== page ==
On my last day in Amsterdam, Vermeer's woman in blue refuses so calmly to look at me that I stand before her for over an hour, unable to write the lines of the letter she is reading. I wonder, after she raises her eyes at last and lays her letter aside, whether she too will feel this desire to walk and go on walking-despite the chill in the air, and the still cold water of the narrow canals-too black to reflect a stormy sky? It is suicide water, I remember whispering calmly to myself, its chill will numb anyone who plunges into it, its darkness will soon swallow and hide and forget one-.

Here a moment many of us have experienced-being drawn almost too deeply into a painting or photograph-something I have come to think of as the gift of "stareability"-is placed squarely on the page for us to feel again. But this moment of looking is opened up by the contemplation of the end, of death, that comes to us when we see the past made present, but still, inevitably, temporary. But perhaps the most telling, and brilliant part of this excerpt, is the em dash at the end. The thought does not end. Such thoughts never end.

Just In Case It Isn't There is a book much like Vermeer's woman in blue. The past made present as we stare at the moment through the imagery and thought of a gifted artist. It is a book that can be read in sequence, to travel through the nearly fifteen years, or can be dipped into whenever one needs to be in a moment, to see a sliver of existence, to touch the mind of another, which may be, when all is said, the ultimate gift of art.

Review by Susan Isla Tepper

The Mirror Masks Nothing by Kevin M. Hibshman and John Patrick Robbins
Poetry/Whiskey City Press
Reviewed by Susan Isla Tepper

Two male poets collaborate on a poetry book about love, from entirely different perspectives. This is a first, that I've read. I found the book to be profoundly humane in its writing and conception. A beautiful project. Two men accepting and respecting the other's choices.

Who do you love?

The front cover is moody, done in shades of purple and fuschia with splashes of black. It features a sexy female dressed in a shimmering outfit, and showing some skin, while primping at a [presumed] mirror. The back cover, also in this same purply-fuschia tone, is of a man at a mirror applying lip paint. It begs the question: Is love simply love? (If yes-well there's an end to that conundrum dredged up by zealots and fearful people).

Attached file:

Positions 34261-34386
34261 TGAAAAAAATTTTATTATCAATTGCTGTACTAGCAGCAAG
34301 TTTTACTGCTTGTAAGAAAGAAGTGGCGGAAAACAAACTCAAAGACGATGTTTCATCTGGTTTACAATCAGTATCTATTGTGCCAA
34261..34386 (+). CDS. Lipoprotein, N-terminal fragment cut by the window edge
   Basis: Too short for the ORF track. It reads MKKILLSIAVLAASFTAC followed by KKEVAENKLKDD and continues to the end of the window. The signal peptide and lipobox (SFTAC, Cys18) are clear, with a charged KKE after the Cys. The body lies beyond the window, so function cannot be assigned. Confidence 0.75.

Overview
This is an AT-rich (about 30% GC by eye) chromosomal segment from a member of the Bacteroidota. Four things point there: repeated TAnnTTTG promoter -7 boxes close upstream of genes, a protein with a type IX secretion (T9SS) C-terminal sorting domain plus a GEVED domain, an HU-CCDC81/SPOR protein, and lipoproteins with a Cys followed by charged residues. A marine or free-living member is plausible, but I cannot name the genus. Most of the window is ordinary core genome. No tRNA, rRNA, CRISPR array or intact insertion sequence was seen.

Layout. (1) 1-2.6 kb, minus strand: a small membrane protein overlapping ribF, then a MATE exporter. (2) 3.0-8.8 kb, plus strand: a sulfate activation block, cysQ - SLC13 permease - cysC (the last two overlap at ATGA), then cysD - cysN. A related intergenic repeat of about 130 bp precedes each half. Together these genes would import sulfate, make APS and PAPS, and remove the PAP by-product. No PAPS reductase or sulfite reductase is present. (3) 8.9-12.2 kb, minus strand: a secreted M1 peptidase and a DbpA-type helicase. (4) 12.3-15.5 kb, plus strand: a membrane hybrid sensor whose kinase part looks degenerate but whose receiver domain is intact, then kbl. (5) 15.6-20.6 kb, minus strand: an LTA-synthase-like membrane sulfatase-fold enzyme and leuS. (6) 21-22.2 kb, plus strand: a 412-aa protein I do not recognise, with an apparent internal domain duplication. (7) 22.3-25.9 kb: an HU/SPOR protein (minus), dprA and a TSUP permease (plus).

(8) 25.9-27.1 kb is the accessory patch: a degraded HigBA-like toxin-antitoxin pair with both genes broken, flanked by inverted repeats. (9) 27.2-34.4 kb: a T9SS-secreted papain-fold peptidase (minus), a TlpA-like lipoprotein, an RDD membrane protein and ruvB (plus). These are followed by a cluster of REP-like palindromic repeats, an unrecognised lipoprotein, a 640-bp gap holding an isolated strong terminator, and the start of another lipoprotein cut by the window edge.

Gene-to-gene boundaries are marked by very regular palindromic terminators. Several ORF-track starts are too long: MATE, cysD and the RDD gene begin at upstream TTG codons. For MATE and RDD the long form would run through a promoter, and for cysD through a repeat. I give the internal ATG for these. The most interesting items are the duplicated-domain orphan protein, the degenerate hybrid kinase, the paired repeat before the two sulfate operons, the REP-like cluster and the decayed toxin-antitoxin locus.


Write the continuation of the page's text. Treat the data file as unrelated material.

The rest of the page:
The book is divided in two sections. It begins with the poetry of Kevin Hibshman who examines how he views love and its concurrent losses:

I Am Afraid To Touch You

Afraid of where it might hurt.
I want to cradle you like a newborn in my tired arms and
sing you to sleep but fear stays me.

This is a strange place.
It is a night with no day.
I go through the motions and move like a ghost through a
Repetition makes me sick.

I am your nurse now.
I make your tea and cook your meals.
I pick up prescriptions and do the laundry.
We do not speak of what we have lost.
We watch the world soldier on as it would with or without

In the opinion of the reviewer (me) love should never be a political act, but should rise naturally from out of our flowering deep, as this poem does. Love should function according to what constitutes the makings of love for each of us.

Side B for The Mirror Masks Nothing

The beginning page of SIDE B is a dedication from John Patrick Robbins to Kevin Hibshman that concludes with Robbins words: Love yourself for you're the truest friend you will ever know.

And this poem by John Patrick Robbins strikes harder truths:

Second String Loser

I have always been everyone's second choice opposed to first
in anything.
In writing I am a misfit, in life I am something far worse.

I am that good time and nothing more.